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  11. We were last in the area in October 2011, we stayed in Yarm & were amazed at the improvement in the river there. I believe that because of the Barrage the river is at a constant level. It was very clean & there were many water birds enjoying the beautiful habitat. We also walked along the riverside at Stockton & were amazed at the changes there, so the improvements to my home town are not all negative.14/03/2012 13:06:05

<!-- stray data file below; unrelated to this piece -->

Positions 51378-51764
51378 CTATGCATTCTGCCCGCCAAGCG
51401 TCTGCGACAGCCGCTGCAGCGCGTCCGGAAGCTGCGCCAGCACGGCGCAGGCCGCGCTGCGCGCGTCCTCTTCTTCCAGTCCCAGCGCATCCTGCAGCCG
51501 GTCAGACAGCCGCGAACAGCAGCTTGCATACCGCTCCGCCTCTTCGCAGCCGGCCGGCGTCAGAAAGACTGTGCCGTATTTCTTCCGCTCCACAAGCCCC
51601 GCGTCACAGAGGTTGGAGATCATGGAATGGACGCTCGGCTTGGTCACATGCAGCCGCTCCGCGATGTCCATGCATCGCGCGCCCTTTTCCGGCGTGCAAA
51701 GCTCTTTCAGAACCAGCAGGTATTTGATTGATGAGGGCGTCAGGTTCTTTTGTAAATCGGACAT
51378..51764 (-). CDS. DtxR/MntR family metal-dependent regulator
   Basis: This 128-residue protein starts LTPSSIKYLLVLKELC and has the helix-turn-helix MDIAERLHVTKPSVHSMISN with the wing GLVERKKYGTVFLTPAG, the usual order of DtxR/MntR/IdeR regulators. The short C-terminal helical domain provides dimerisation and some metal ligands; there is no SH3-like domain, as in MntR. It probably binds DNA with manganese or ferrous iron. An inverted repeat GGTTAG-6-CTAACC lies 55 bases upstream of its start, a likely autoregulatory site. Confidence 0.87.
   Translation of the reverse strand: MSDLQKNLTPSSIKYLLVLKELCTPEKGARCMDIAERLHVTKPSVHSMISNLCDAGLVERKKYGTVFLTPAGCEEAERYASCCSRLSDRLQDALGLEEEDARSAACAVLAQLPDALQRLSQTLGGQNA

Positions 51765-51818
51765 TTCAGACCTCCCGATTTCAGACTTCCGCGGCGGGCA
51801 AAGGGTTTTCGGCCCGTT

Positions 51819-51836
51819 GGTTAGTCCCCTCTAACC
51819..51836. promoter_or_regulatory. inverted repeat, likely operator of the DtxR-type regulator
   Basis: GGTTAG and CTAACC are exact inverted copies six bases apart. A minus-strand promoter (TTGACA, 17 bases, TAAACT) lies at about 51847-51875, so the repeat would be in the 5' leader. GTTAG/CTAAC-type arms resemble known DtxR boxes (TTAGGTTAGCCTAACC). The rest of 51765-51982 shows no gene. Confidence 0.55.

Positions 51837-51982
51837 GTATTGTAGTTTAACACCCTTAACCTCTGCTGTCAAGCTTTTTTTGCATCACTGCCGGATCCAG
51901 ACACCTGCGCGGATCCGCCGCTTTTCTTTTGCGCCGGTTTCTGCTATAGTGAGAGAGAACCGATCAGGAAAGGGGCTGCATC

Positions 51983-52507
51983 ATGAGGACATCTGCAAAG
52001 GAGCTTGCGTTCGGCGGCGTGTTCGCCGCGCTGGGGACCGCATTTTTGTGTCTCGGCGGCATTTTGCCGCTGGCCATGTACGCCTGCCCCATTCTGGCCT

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  12. Paul you do not know what you are missing, my wife and I often visited Newcastle for a wander around a meal and visit the music arcade, we still thought it a place to visit and so is Stockton. Park your car on the riverside, walk to the Victoria Bridge across and back down the other side of the river to one of the bridges and back to the car. A nice walk along a clean river with boating activity going on, masses of swans and ducks and a view of Stockton you could not have seen a few years back unless you worked at Heads. I drive at least once a week over the Princess Diana Bridge, pass the housing which I think looks quite nice to the new foot bridge, walk onto that and look back at the College which looks, and is high tech, the other side from the college being developed, it was just a dump a while back. The bridge itself, to me an engineer, is a lovely sight. I stand in the middle enjoying the view up and down the river and feel the slight shiver in a high wind, I know the allowances it has to move unlike the more solid bridges. Wander on down to the Barrage now refurbished and quite a view in itself from the top of the bank car park with refreshments in the nearby Hotel. Take the boat up river to Yarm ,you could not have done that at one time, the barrage made it possible. Drive round the ring roads and see the lovely floral displays that have won Stockton top prize and I am hoping they have seen Sarah Ravens bring insects back programme, a few swathes of wild flowers would really make a difference. Beauty is in the eye of the beholder so I am told – some like regimented, some like higgledy piggledy and talking about some continental towns if you look closely at some tourist sites you see more regimentation than you would think. The High Street is clean and tidy with floral displays, we still have a variety of buildings in size and shape, one side of the town has hardly changed yet the comments are about one smallish end of it. The old Empire was an unused pit when I went to Sloans playing Billiards, some of those many Hotels were poorly maintained and not in full use, I think some of the owners were glad to get rid of them. Yes we lost some good buildings but many others needed to be lost. Just about every high street in England is changing, have you been in Birmingham lately, I recognised nothing but thought the new looked smart. Visit Stockton, do not take other peoples word for it, look around, cross the new bridges, visit the newly refurbished town library when others are closing theirs then comment. As an aside I am not in the pay of the Council and do not even vote for the main party, I go for the people who look after our particular area and very well too even if they are in a minority. That cleared up I am proud of Stockton and happy to live out what time I have left in the Borough.14/03/2012 11:32:21